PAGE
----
Thu 17 May 2012
Last week on Joe’s Anime Talk, a listener asked what my favorite anime soundtrack was. This got me thinking recently about my love and appreciation for anime soundtracks. I began listening to movie soundtracks when I was in high school, with my favorites including Hans Zimmer and James Horner. Naturally, I began to have an affinity for the background music in anime.
This is an article series from last year that I’ve neglected to keep up with. Rather than suddenly resume the countdown, I decided to start over and go through all ten of my top 10 favorite anime composers in the next few months. Besides making some changes to my list, I have also updated the audio and rewritten large sections. Enjoy!
Oshima Michiru is decently well known in the realm of videogame music, composing scores for The Legend of Zelda: Twilight Princess, and Ico. She’s done a bit of anime music, her work for Full Metal Alchemist and BECK standing out notably. To me, Sora no Woto is the soundtrack that best exemplifies Oshima’s work.
Sora no Woto is a 13 episode slice of lifer set in a fictionalized pre-modern Europe. The scenery is beautiful, but Oshima’s score really brings much of the flavor out of the show.
Apres la pluie le beau temps
Brass is a thematic element of the show (playing a central role of the plot as well), and it appears in the soundtrack in various ways, from loud and bombastic to soft and melodious. “Apres la pluie le beau temps” has that classic, reminiscent feel.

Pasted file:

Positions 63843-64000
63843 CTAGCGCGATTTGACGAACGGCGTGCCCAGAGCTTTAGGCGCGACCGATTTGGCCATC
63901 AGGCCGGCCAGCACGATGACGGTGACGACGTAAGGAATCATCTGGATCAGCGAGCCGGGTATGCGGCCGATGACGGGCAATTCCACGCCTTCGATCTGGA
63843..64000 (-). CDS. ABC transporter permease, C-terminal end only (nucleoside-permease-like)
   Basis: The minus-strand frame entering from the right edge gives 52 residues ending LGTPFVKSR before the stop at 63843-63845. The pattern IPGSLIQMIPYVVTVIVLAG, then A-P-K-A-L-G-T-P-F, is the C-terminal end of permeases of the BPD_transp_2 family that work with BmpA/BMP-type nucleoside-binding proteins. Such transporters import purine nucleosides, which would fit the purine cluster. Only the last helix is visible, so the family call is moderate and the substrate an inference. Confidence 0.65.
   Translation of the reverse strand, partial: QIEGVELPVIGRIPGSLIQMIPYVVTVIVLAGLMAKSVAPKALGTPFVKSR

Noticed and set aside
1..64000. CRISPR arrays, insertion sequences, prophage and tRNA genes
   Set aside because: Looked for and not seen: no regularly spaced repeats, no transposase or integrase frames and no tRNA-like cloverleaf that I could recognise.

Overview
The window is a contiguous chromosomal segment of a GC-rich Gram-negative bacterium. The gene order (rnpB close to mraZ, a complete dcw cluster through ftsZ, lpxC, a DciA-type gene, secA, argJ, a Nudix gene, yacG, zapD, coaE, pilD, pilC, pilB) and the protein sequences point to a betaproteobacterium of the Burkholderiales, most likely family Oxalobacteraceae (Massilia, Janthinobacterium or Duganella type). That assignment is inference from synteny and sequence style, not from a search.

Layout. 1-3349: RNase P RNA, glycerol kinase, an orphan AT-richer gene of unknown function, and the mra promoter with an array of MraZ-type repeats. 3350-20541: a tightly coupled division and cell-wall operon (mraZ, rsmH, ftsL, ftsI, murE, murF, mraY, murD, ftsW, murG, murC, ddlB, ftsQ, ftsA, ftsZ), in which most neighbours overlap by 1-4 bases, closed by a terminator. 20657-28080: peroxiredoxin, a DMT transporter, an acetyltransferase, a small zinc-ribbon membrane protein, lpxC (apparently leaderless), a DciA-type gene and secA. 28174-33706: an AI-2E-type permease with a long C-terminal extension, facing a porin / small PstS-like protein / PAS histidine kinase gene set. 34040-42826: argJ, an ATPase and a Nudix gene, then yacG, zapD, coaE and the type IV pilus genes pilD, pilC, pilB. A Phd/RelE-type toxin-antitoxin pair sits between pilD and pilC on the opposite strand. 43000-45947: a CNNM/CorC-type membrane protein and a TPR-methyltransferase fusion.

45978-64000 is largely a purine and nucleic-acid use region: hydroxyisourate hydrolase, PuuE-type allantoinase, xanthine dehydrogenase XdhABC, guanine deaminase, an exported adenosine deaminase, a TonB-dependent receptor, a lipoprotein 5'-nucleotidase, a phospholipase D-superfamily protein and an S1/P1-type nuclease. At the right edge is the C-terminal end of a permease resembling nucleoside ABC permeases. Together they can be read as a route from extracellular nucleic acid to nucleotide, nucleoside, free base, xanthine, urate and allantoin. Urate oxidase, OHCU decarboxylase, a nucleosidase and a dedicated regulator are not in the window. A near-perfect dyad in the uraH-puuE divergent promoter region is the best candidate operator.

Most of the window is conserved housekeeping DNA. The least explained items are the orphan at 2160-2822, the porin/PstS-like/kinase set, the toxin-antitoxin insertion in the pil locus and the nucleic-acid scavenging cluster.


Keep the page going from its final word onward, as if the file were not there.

I really like the contrast in this track — the dramatic buildup leads to a gentler melody and develops as the song progresses. The song sounds rather similar to John Williams’ “Across the Stars” from Star Wars Episode II, though the theme is quite different. As underwhelming as I found Sora no Woto to be, the soundtrack really saves the anime from utter mediocrity. It served to accentuate the conflict in the series far beyond the quality of the exposition. I found myself being tricked into empathy with a particularly well placed score, and there’s no better example than with “Servante de Feu”
Servante de Feu
If you happen to have the anime lying around, take a look at episode 10, about 11:25 into the show. Without the music, I would call the scene rather clumsy. There’s a significant amount of character development, but it’s done in the form of Rio just talking to Kanata. Oshima Michiru’s soundtrack is the glue that makes the scene work. An instrument arrange of “Servante de Feu” drives the scene, which is composed of short animation or stills of Rio and Kanata walking through town juxtaposed with dialogue. The music has such an overbearing presence here that it easily frames the scene’s emotion — connecting Rio’s emotional monologue with the placid visuals. This beautifully kerned scene perfectly showcases Sora no Woto‘s beautiful soundtrack.
“Servante de Feu” harkens something that’s grand but in constant motion. Matthieu Ladouce’s vocals are stunning and and fit the arrange perfectly, hitting high notes with a mixture of grace and sorrow. Overall, there’s this great emotional aura that emanates from the track. The brave souls who sacrificed themselves for the land they so loved, the “servants of fire”, if you will. It adds a great amount of scope to Sora no Woto, an anime that really is more than meets the eye.